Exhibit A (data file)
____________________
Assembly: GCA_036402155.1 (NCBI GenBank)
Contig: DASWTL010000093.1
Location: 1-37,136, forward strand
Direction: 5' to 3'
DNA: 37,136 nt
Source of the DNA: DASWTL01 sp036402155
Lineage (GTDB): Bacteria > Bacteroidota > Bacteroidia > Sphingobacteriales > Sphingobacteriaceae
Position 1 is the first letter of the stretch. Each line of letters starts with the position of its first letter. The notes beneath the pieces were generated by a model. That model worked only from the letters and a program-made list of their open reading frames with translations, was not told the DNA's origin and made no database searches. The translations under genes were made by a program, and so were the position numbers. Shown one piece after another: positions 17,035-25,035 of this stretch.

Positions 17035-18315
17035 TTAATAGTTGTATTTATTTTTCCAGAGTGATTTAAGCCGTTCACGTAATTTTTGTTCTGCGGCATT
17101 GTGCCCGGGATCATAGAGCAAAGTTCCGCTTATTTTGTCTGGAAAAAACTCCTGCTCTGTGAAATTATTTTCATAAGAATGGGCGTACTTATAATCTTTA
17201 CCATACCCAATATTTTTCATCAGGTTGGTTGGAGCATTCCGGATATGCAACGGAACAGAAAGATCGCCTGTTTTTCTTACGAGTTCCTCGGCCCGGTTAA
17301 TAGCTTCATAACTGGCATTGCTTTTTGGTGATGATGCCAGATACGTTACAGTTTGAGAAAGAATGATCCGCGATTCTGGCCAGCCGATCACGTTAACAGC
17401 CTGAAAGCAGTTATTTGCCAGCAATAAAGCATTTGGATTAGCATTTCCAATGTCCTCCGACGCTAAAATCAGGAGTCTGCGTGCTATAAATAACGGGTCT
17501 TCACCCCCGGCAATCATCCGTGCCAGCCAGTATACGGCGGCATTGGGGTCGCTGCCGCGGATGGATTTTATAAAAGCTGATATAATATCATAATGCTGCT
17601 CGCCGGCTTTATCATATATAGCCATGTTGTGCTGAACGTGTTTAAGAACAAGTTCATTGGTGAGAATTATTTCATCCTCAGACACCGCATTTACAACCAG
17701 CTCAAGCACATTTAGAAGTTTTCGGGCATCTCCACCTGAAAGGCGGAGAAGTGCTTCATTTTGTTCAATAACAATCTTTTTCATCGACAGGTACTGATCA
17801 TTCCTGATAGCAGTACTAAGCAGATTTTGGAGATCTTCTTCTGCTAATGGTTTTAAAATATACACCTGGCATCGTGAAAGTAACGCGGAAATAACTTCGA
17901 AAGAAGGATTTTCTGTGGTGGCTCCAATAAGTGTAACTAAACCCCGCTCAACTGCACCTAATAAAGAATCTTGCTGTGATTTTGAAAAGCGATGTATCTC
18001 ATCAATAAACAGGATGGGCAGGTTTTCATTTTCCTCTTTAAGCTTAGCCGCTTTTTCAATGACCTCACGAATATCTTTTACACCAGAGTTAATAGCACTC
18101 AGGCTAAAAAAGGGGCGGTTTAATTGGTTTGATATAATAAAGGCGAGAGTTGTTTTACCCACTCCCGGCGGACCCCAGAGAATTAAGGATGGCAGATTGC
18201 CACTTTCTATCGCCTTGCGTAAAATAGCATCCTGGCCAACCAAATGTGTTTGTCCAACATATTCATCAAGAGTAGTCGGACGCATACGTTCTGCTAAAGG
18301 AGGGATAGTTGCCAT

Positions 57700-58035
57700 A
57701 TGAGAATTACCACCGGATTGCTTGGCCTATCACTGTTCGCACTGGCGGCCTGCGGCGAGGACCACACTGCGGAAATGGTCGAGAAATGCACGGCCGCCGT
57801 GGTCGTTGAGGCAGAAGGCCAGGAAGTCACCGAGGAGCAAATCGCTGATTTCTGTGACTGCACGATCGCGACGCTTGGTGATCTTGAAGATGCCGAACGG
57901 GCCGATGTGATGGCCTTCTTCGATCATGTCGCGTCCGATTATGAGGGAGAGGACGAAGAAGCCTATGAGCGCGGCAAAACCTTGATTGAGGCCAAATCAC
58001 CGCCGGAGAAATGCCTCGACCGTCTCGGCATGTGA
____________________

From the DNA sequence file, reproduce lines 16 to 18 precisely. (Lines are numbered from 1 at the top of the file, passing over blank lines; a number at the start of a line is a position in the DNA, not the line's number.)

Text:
17601 CGCCGGCTTTATCATATATAGCCATGTTGTGCTGAACGTGTTTAAGAACAAGTTCATTGGTGAGAATTATTTCATCCTCAGACACCGCATTTACAACCAG
17701 CTCAAGCACATTTAGAAGTTTTCGGGCATCTCCACCTGAAAGGCGGAGAAGTGCTTCATTTTGTTCAATAACAATCTTTTTCATCGACAGGTACTGATCA
17801 TTCCTGATAGCAGTACTAAGCAGATTTTGGAGATCTTCTTCTGCTAATGGTTTTAAAATATACACCTGGCATCGTGAAAGTAACGCGGAAATAACTTCGA